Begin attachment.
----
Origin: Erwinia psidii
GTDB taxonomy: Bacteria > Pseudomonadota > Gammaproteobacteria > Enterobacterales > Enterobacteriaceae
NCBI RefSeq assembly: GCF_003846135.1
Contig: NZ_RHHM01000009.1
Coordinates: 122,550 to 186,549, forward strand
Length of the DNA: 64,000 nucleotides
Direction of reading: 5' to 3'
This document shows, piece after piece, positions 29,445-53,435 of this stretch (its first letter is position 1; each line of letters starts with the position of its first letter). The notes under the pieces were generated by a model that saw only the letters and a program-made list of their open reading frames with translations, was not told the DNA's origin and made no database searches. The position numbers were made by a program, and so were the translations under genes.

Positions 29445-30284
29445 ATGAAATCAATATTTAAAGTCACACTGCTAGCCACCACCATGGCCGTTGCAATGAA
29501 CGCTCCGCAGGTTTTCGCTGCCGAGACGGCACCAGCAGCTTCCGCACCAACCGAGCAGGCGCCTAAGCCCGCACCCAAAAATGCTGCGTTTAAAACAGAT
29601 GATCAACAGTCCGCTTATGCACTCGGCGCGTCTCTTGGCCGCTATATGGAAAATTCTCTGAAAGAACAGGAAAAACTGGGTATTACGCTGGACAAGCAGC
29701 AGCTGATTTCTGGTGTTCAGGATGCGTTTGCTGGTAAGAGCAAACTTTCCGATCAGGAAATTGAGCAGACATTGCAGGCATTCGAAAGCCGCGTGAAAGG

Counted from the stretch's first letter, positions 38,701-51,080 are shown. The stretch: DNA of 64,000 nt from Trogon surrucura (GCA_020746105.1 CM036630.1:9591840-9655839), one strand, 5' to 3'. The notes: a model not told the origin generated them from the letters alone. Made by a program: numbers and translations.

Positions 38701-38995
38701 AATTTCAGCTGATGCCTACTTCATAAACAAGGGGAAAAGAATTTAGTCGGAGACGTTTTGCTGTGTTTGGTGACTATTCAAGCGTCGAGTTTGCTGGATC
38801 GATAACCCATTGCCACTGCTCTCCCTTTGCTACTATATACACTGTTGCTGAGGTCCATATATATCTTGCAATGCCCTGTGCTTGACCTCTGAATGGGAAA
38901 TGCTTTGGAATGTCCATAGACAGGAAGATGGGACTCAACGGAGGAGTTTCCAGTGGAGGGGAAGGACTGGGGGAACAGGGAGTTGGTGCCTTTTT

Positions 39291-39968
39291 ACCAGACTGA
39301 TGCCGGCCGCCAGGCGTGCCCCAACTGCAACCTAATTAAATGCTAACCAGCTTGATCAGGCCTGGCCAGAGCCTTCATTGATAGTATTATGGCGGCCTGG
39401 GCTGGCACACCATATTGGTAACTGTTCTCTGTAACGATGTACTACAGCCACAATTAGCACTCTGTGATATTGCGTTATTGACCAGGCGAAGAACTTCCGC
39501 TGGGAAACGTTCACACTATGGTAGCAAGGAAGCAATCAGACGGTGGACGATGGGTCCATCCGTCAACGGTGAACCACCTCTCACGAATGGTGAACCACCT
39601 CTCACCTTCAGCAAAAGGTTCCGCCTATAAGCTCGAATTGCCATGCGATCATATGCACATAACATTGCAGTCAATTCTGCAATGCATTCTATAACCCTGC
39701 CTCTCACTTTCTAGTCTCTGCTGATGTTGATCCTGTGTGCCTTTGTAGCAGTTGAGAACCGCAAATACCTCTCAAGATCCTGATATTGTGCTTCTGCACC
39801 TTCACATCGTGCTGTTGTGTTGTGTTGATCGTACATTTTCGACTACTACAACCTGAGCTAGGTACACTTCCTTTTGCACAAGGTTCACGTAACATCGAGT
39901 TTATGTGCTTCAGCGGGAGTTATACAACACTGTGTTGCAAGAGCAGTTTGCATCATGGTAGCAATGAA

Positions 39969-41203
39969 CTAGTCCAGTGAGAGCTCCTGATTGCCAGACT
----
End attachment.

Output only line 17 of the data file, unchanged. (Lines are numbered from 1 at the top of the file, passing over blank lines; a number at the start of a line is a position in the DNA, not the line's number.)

38801 GATAACCCATTGCCACTGCTCTCCCTTTGCTACTATATACACTGTTGCTGAGGTCCATATATATCTTGCAATGCCCTGTGCTTGACCTCTGAATGGGAAA